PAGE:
Nova Scotia

Potlotek lobster traps seized for a 'variety of reasons,' says DFO

DFO said the removal of gear in St. Peters Bay was part of routine inspections to ensure the individual was compliant with the Fisheries Act and associated regulations.

Potlotek Chief Wilbert Marshall says federal government failing to accommodate treaty rights

The Assembly of Nova Scotia Mi'kmaw Chiefs says DFO seized 37 lobster traps last Friday that were part of Potlotek's moderate livelihood fishery. (Travis Kingdon/CBC)

A Mi'kmaw chief in Nova Scotia says a lobster fisherman whose traps were seized last week was fishing in accordance with his treaty rights.

The seizure took place on April 30 — the first day of the Potlotek First Nation's spring lobster season.  

"This seizure is a failure of the government of Canada to accommodate our rights and a failure to uphold the honour of the Crown," said Potlotek Chief Wilbert Marshall in a news release.

The Assembly of Nova Scotia Mi'kmaw Chiefs said the moderate livelihood fisherman from the Potlotek First Nation had 37 traps seized by Fisheries officers.

DFO said the removal of gear in St. Peters Bay was part of routine inspections to ensure the individual was compliant with the Fisheries Act.

"Any fishing activity occurring outside of the Fisheries Act and associated regulations without an authorized licence or in contravention of a licence issued by the department is subject to enforcement action," the department said in an emailed statement.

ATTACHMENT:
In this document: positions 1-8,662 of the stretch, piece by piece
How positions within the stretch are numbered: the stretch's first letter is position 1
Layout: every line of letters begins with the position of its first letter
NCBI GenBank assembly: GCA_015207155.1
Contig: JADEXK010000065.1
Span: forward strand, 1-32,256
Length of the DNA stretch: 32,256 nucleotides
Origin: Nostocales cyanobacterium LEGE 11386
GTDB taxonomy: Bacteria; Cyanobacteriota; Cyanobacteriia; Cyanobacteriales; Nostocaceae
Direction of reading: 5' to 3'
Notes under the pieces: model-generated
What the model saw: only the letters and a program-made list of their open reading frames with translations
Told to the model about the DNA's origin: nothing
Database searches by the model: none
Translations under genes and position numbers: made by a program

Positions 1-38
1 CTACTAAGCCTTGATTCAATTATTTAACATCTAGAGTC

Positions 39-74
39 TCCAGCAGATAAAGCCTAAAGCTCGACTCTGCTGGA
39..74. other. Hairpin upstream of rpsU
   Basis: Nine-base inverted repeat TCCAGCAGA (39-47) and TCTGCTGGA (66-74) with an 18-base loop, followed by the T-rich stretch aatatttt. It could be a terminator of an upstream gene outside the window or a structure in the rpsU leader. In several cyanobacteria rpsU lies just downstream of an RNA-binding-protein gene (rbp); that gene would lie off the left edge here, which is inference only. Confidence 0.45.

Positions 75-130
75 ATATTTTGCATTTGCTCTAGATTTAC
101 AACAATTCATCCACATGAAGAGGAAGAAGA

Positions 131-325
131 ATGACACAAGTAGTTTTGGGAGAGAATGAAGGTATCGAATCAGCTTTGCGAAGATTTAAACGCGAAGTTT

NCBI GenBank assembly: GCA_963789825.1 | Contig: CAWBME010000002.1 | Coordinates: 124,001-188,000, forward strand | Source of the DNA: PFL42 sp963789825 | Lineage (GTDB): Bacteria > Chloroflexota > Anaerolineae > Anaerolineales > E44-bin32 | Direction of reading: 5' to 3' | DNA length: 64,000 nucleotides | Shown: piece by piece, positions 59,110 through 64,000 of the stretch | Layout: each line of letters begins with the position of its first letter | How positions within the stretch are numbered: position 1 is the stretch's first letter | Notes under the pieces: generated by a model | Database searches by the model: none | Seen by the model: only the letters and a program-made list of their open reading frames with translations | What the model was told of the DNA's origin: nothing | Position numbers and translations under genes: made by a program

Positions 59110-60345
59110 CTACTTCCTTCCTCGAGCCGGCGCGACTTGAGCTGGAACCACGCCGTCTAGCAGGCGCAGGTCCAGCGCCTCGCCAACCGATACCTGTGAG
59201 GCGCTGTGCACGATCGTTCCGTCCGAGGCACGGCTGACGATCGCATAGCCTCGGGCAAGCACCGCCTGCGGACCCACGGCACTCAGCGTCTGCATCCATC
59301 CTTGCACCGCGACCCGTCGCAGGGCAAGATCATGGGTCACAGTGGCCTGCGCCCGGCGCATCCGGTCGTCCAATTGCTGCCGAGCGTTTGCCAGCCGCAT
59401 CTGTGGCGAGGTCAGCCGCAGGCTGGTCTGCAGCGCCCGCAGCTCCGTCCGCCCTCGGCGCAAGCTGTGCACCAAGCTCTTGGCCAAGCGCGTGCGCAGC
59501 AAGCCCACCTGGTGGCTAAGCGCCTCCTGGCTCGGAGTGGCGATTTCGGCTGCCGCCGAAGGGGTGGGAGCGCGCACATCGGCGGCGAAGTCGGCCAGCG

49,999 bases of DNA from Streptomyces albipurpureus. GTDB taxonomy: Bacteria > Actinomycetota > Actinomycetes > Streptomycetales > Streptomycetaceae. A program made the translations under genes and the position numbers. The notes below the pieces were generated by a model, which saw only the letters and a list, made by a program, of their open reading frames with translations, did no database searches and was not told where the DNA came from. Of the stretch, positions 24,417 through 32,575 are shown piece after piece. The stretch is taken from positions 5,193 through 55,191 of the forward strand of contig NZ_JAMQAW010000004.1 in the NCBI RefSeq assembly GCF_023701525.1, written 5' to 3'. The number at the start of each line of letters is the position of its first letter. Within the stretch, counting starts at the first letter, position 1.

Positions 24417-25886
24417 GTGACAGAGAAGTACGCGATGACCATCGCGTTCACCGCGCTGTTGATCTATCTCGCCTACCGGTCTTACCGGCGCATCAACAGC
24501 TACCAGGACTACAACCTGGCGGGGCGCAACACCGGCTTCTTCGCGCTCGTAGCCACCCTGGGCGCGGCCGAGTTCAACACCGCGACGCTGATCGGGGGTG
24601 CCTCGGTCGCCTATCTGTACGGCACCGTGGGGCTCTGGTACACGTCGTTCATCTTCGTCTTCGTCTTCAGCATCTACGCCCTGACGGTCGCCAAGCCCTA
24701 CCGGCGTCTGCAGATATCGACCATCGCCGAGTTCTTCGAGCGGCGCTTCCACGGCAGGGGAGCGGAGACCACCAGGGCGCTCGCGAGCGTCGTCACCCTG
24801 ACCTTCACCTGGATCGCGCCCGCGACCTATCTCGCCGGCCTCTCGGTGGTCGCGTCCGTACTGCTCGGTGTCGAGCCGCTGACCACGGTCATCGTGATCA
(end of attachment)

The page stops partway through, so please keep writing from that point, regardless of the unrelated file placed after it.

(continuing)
"Traps have been seized for a variety of reasons."

The commercial spring lobster season in the area, known as LFA 29, also began on April 30. 

Marshall said the fisherman was following the limitations put in place by the Fisheries Department, as well as Potlotek's livelihood fishing plan, which remains under consultation with DFO. 

A number of First Nations communities in the province launched their own rights-based fisheries last year to mark the 21st anniversary of the historic Supreme Court of Canada decision that affirmed Mi'kmaw rights to fish for a moderate livelihood. 

In March, federal Fisheries Minister Bernadette Jordan said Ottawa will not license any treaty-based fishery in Atlantic Canada unless it operates within the commercial season.

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